BROKE IT. WON’T FIX IT.
Trump’s Family Separation Order Does Nothing for Families He Already Broke Up
Kids are thousands of miles away from parents with no reliable way to find each other—and they may never after adults are deported.
EL PASO, Texas—Immigrant families won’t be separated anymore, thanks to a new order from President Trump, but that doesn’t mean families will be reunited.
Trump signed an executive order on Wednesday ending the practice of taking children away from parents who enter the U.S. illegally. Already, though, more than 2,000 children have been separated, according to the government, and advocates and attorneys for them fear they will never see their parents again.
Despite Trump’s order, there is no clear, publicly articulated plan to reunite families who are already detained. Parents are held in facilities near the border like McAllen, Texas, while their children are sent to foster-care homes as far as New York, Illinois, and Michigan. While the adults wait to be deported, their advocates must navigate multiple federal agencies to locate their children.
“The executive order that President Trump signed is no solution,” said Michelle Brané, director of the Women’s Refugee Commission Migrant Rights and Justice program, in a statement. “First, there are more than 2,000 children already separated from their parents. This EO does nothing to address that nightmare.”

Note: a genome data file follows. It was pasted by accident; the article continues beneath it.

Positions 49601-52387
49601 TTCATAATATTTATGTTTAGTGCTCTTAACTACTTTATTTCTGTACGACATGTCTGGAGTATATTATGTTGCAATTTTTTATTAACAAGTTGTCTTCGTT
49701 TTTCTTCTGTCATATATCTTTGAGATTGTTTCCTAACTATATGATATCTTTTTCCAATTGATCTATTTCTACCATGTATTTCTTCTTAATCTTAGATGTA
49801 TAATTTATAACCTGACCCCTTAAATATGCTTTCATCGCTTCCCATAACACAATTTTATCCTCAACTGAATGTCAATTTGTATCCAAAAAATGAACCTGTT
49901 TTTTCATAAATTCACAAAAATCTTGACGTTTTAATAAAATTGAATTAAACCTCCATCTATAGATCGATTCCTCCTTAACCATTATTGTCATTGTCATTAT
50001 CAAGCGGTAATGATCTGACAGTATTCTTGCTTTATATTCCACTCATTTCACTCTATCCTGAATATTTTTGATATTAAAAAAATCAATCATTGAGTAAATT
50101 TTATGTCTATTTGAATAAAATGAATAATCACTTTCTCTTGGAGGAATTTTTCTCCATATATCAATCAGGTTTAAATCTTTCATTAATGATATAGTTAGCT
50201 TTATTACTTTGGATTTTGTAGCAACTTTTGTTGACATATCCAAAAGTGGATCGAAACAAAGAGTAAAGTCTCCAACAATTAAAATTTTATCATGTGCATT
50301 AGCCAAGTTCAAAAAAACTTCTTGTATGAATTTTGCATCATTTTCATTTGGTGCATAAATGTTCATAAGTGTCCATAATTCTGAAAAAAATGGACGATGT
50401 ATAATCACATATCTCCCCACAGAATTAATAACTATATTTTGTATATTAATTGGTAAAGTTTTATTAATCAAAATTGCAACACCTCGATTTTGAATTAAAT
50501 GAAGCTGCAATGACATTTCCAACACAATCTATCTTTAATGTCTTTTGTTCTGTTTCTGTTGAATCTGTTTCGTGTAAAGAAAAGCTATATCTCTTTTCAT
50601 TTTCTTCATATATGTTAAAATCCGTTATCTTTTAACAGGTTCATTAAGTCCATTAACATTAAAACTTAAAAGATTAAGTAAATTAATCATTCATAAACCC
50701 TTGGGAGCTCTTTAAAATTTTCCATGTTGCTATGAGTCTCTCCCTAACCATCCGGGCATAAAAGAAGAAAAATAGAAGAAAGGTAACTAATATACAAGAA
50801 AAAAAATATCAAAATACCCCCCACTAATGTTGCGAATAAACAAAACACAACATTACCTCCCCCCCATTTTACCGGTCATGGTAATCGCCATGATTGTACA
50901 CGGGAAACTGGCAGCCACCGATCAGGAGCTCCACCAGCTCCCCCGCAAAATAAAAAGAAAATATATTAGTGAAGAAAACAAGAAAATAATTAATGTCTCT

The Department of Health and Human Services reportedly said it would not make a special effort to reunite the children already separated from their families. (An HHS spokesperson later said the first spokesperson misspoke.)
On Tuesday, an ICE spokesperson told The Daily Beast if a parent asks to be deported with a separated child, the agency will accommodate the request “to the extent practicable.”
A child immigrant advocate in the Midwest looking after a 6-year-old Guatemalan girl described “cold-calling” ICE officials in El Paso and Washington, D.C., to reunite the girl with her mother so they can be deported together.
The girl’s mother is in ICE custody in El Paso after being turned away at the Paso del Norte port of entry where she sought asylum. The Daily Beast is providing the advocate with anonymity to protect the identity of the mother and child from feared retribution for speaking out.
In her case, the advocate says an Office of Refugee Resettlement agent was helpful in coordinating with ICE, but that isn’t always the case.
“There’s some actors that are more willing to cooperate than others,” the advocate said.
The advocate estimated many of the separated children will be in the U.S. six months from now.
“I would say these children will still be here,” the advocate added.
Even if a foreign government agrees to allow an immigrant back into the country, there is no guarantee that U.S. court cases for the parent or the child will be resolved at the same time, allowing them to return together. (Adults are being tried in criminal court, while children are tried separately in immigration courts.)
DHS conceded that parents have been deported without their children.